Sheryl: Well, as a businesswoman, you are taught—I'm sure you were taught this—to never mention gender.
Oprah: You never cry and you never mention gender.
Sheryl: But by the time I was invited to speak at TEDWomen, I'd been in the workforce a long time, and at every stage, I'd seen men in my office asking for new responsibilities. And the women, even when I'd say, "You really should take on this new job," would say, "I'm not sure I'm ready." Men, in general, apply for promotions when they meet 60 percent of the criteria. Women, 100 percent!
Sheryl: And I wanted to talk about this. So despite all the advice I'd gotten in the past, I decided to just get onstage and talk about being a woman and the challenges we face. And the talk went viral, and I started getting letters from women all over the world.
Oprah: You saw women, as a result of your TED talk, start speaking up for themselves.
Sheryl: That's right. So I decided I needed to face my own fears and write this book.
Oprah: Why were you scared to write it?
Sheryl: My first draft had all kinds of studies and nothing about me. But you told me—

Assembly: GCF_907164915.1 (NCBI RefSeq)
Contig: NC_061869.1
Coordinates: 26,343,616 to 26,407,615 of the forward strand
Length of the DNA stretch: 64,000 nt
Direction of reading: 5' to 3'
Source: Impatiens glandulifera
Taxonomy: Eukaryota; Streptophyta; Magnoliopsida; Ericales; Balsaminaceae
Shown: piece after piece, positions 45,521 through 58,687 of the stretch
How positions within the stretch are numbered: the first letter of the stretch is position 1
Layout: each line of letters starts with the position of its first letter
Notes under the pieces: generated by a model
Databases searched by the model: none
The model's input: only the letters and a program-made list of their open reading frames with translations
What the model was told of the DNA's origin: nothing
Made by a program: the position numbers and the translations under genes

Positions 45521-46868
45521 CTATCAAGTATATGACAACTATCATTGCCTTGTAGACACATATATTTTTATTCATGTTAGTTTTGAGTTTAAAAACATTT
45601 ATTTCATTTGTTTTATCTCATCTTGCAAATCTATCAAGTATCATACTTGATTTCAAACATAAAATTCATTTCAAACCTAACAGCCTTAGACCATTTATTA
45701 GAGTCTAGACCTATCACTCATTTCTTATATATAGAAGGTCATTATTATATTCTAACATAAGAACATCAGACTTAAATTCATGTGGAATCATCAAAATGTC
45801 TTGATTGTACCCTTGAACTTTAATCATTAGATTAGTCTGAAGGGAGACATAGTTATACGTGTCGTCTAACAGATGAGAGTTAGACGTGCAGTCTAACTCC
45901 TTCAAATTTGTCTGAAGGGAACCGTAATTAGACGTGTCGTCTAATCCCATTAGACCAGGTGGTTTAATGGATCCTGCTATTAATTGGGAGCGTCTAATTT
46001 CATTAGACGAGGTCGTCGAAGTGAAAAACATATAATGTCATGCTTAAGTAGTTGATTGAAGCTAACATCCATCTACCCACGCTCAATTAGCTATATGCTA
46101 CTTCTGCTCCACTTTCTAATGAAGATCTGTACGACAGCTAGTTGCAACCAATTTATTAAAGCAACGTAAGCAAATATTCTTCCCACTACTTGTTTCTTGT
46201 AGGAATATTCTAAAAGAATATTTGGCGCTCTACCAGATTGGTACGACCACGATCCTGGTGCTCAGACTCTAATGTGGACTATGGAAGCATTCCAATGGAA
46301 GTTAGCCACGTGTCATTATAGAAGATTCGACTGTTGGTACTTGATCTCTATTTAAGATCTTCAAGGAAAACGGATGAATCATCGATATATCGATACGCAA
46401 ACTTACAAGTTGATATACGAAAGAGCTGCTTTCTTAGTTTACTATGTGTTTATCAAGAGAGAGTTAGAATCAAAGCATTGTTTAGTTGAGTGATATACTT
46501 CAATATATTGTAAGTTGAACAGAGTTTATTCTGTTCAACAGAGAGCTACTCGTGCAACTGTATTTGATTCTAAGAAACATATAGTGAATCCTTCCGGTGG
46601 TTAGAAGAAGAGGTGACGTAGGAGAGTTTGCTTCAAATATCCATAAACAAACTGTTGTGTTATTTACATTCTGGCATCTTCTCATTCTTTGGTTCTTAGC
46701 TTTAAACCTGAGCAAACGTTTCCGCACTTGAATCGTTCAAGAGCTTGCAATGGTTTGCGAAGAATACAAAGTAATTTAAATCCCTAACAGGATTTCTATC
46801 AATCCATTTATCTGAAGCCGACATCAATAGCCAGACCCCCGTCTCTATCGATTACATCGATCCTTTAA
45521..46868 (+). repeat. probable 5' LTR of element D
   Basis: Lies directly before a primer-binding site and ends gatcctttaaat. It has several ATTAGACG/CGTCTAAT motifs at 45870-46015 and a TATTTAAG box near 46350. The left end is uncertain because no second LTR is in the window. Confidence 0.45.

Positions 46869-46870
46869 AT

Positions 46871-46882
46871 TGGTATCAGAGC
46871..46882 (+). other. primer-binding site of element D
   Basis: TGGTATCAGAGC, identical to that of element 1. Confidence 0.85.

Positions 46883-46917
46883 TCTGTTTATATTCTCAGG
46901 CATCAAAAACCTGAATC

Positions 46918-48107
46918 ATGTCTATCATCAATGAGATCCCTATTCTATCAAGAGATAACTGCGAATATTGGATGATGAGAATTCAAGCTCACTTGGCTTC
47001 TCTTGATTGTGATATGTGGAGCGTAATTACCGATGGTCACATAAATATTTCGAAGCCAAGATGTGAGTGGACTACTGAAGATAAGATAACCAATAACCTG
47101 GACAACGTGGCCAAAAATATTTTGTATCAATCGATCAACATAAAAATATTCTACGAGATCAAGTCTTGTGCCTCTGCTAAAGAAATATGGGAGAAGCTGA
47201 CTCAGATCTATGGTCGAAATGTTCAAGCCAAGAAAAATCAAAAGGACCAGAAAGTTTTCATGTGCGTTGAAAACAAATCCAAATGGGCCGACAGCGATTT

Oprah: Nobody wants to read about studies. We want to know what Ms. Sheryl is doing on a day-to-day basis! How you're doing it.
Sheryl: At first I didn't even want my picture on the cover, but I heard your voice in my head. You'd said, "Don't do the book if you're not gonna put yourself in it." You and others pushed me to open up about myself and the things that have been hard for me. We all feel like we don't belong at the table.
Oprah: Sheryl, I find that so hard to believe with all you have accomplished. But in the book you say that in 2011, when you were on the Forbes "World's Most Powerful Women" list, you had trouble with that, too.
Sheryl: I was embarrassed. People kept saying, "Congratulations!" And I'd say, "Don't talk about it." Finally my assistant took me aside and said, "You are handling this terribly. You deserve to be on that list. You're showing everyone how insecure you are."
Oprah: You said that women are perceived as less likable as they become more successful. So how do we "lean in" to our careers without appearing to be arrogant? Because that's what we fear. The question I feared for years was, who does she think she is?
Sheryl: Well, short-term, we have to be what others have called "relentlessly pleasant." Men don't have to worry about smiling, or explaining why they're asking for a raise. A man can say, "I want a raise because I deserve it." A woman has to explain not just why she deserves it but why it's good for the company. "I'm so devoted to this company, I want to continue to be able to do my job...." That's just the way it is. The long-term answer is to change the numbers and the stereotypes. If more women are in leadership roles, we'll stop assuming they shouldn't be.
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